The Kapi‘olani Community College began in 1946 as the Kapi‘olani Technical School at a time when Hawai‘i was still a territory of the United States. The innovative school was administered by the Territorial Department of Instruction with a strong academic focus on food service. But in 1959, as Hawai‘i was entering statehood, three additional programs were added: practical nursing, business education and dental assisting. In 1965 the college realigned its academic mission and joined the University of Hawai‘i community college system. From its original home at the corner of Pensacola and Kapi‘olani Boulevard to its current location on the slopes of scenic Diamond Head, KCC is poised to take its place at the head of the technical renaissance of the 21st century!
In the name of a Queen.
Julia Na-pela-kapu-o-Kakaʻe Kapi‘olani was born on December 31, 1834 in Hilo, Hawaiʻi. Her father was high chief Kūhiō, and her mother Kinoiki was the daughter of King Kaumualiʻi of Kauaʻi who negotiated peace with Kamehameha the Great to unify the islands in 1810. Her first marriage was to Bennet Namakeha – a man thirty-five years her senior – making her an aunt of Queen Emma. She served as the wet nurse to Prince Albert, the son of Kamehameha IV and Queen Emma, who died when he was only four years old. Kapiʻolani married David Kalākaua in 1863, the first postmaster general of the Hawaiian Kingdom.
According to the 1864 Constitution of the Hawaiian Kingdom, if a king died without naming a successor to the throne, the legislature must elect a new king from a pool of candidates of noble birth. Thus, David Kalākaua was elected to replace the deceased King Lunalilo in 1874, making Kapiʻolani the Queen Consort to King Kalākaua. Kapiʻolani was a visible monarch, often traveling throughout the kingdom. In 1887, en route to England to attend Queen Victoria’s Golden Jubilee celebrations, Kapiʻolani made headlines when President and Mrs. Grover Cleveland hosted a formal state dinner at the White House in her honor. She also visited schools, hospitals, and other public institutions in San Francisco, Washington D.C, Boston, and New York. As the first queen to visit the United States, her activities received extensive coverage in various U.S. newspapers.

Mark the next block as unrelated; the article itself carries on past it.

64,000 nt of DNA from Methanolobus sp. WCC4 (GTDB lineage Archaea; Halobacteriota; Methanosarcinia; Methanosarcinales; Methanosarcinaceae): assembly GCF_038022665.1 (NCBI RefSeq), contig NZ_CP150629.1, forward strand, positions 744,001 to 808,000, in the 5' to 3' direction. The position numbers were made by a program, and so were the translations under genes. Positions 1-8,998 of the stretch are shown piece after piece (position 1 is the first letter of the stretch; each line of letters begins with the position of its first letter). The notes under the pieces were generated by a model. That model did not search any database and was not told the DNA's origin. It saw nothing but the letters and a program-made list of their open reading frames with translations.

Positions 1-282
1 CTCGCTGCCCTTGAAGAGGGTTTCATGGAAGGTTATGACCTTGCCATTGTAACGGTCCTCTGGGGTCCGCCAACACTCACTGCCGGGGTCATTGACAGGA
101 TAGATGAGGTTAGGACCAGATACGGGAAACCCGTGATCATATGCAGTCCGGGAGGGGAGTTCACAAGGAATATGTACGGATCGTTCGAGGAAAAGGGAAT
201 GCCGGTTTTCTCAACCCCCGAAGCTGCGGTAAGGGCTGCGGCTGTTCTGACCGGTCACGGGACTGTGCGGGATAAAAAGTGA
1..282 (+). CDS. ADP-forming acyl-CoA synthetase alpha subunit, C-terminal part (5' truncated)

Queen Kapiʻolani reigned for nearly seventeen years and was much beloved by the Hawaiian people. The king named Kapiʻolani Park in Waikīkī in honor of his queen. She visited Kalauapapa in 1884 to learn how she could assist those who were diagnosed with leprosy and exiled there, and she raised the funds to build the Kapiʻolani Home for Girls whose parents had leprosy. Though childless, the Queen cherished the Hawaiian family and the role of mother. In 1890, she established the Kapiʻolani Maternity Home, which is today the Kapiʻolani Medical Center for Women and Children. To honor her our institution has adopted the Queen’s motto, “Kūlia i ka Nuʻu” – “Strive for the Highest”.
In 1891, King Kalākaua passed away at the age of fifty-four. Since the royal couple bore no children, the king’s sister Lili‘uokalani succeeded the throne. Dowager Queen Kapiʻolani was sixty-four years old when she died on June 24, 1899 at Pualeilani, her modest home in Waikiki.